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LAWS

OF
LEARNING
Prepared by: MAZO, CLINTON M.,
MSPED-1
Edward L.
Thorndike
Psychologist
(1874-1949)

Edward
Thorndike has
developed the
first three laws of
learning and
three more had
been added ever
since.
PRIMARY
AWS OF LEARNIN
1. Law of Exercise
2. Law of Effect
3. Law of Readiness
1. Law of Exercise

The more a person


repeats something,
the better he is able
to retain that
knowledge.
2. Law of Effect

Students are more


likely to learn when
they are rewarded
for learning,
rather than
punished for not
learning.
3. Law of Readiness

Learning can only


take place when a
student is ready to
learn.
SECONDARY
AWS OF LEARNIN
1. Law of Primacy
2. Law of Recency
3. Law of Intensity of Stimulus
4. Law of Multiple Response
5. Law of Set Attitude
6. Law of Analogy and Assimilation
7. Law of Associative Shifting
8. Law of Partial Activity
1. Law of Primacy

Learning that takes


place in the beginning
is the best and lasting.
2. Law of Recency

Recent acts
are lasting.
3. Law of Intensity of
Stimulus
If a stimulus is strong,
the response will be
strong, and vice-versa.
4. Law of Multiple
Response
Confronted with a new
situation the organism
responds in a variety of
ways arriving at the
correct response.
5. Law of Set Attitude

The learner performs


the task well if he has
his attitude set in the
task.
6. Law of Analogy and
Assimilation
The organism makes
responses by comparison
or analogy and
assimilation.
7. Law of Associative
Shifting
We can get any response,
from the learner of which
he is capable, associated
with any situation to which
he is sensitive.
8. Law of Partial Activity

Teaching should be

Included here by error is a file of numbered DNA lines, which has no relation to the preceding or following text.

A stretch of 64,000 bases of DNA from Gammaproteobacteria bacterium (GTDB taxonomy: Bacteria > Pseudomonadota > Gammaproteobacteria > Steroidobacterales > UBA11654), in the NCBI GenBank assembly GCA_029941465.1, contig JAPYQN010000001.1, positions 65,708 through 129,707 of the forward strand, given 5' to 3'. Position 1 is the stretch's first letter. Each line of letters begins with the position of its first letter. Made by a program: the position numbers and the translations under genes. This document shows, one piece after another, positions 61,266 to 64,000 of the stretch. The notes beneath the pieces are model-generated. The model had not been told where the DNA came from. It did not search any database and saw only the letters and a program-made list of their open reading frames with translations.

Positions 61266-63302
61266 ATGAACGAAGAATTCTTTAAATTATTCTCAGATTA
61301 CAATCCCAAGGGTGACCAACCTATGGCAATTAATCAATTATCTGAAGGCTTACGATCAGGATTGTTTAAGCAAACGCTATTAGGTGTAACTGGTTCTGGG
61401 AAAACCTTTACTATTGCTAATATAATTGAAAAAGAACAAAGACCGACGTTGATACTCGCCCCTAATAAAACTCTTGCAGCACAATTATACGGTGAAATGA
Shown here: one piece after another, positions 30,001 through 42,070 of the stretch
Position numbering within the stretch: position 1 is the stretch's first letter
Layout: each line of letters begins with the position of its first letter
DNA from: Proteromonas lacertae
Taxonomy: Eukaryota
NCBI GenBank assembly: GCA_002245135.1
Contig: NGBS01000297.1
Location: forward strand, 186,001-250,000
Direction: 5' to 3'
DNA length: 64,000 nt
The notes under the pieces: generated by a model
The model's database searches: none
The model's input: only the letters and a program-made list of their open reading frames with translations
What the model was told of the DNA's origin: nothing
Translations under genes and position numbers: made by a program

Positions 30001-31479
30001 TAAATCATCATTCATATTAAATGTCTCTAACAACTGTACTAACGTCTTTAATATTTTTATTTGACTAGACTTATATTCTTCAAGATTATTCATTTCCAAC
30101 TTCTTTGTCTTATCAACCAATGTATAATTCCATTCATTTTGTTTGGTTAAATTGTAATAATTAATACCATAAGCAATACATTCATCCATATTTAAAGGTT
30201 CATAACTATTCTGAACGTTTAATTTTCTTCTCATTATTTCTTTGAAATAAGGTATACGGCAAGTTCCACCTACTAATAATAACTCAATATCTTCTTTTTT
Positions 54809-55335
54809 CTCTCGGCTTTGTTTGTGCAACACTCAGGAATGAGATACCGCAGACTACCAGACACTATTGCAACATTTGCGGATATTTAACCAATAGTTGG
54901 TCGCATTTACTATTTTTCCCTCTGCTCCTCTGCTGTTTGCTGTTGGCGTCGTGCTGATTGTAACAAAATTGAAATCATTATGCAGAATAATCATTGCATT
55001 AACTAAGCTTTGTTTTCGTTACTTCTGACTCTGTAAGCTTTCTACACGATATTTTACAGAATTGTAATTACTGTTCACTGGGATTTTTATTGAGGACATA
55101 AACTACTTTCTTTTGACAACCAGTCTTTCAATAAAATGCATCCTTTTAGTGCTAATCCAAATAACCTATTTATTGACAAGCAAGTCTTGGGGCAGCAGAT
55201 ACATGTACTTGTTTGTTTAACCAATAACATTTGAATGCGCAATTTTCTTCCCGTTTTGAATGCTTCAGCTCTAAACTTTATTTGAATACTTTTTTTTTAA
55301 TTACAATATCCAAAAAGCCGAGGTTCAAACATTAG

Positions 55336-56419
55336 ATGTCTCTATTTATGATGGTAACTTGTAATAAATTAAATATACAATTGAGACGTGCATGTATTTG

done in parts.
EDUCATIONAL IMPLICATION
Learning by doing is a good advice.
One learns to do what one does.
The amount of reinforcement necessary for learning
is relative to the students needs and abilities.
The principle of readiness is related to the
learners stage of development and their previous
learning.
The students self-concept and beliefs about their
abilities are essentially important.
Teachers should provide opportunities for meaning
and appropriate practice.
TRANSFER OF
LEARNING
Why is it important?
Transfer of learning is the very
essence of understanding,
interacting and creating.
Furthermore, it is the ultimate
aim of teaching and learning.
FORMS OF TRANSFER:
General transfer
The ability to apply knowledge or skills
learned in one context in a variety of
different contexts.

Specific transfer
The ability to apply information in a
context similar to the one in which it was
originally learned.
Types of Transfer of Learning
1.Positive transfer
2. Negative Transfer
3. Simple Transfer
4. Complex Transfer
5. Near transfer
6. Far transfer
Positive Transfer
When learning in one context improves learning
or performance in another context.

Negative Transfer
When previous learning or experience inhibits
or interferes with learning or performance in a
new context.
Simple Transfer
happens when little or no effort is required to
apply what has been learned in one situation to a
new situation
Complex Transfer
engaged in gathering data for a research project
and thought about the ways in which the
spreadsheeting program could assist with the data
management and analysis
Near Transfer
transfer of learning within the school
context, or between a school task and a
very similar task.

Far Transfer
refer to the transfer of learning from the
school context to a non-school context.
Other Types of
Transfer of Learning
ow-road transfer
High-road Transfer
orward-reaching transfe
Backward-reaching trans
Conditions /Factors Affecting
the Transfer of Learning
1. Similarities between two learning situation
2. Degree of meaningfulness/relevance of learning
3.Length of instructional time
4.Variety of learning experience
5.Context for learning experience
6.Focus on principles rather than tasks
7.Emphasis in metacognition
EDUCATIONAL IMPLICATION
Transfer of learning to new situations can
be horizontal (across subject matter) or
vertical (increased complexity of the same
subject).
Learning should be goal-directed and
focused.
Positive feedback, realistic praise, and
encouragement are motivating to the
teaching learning process.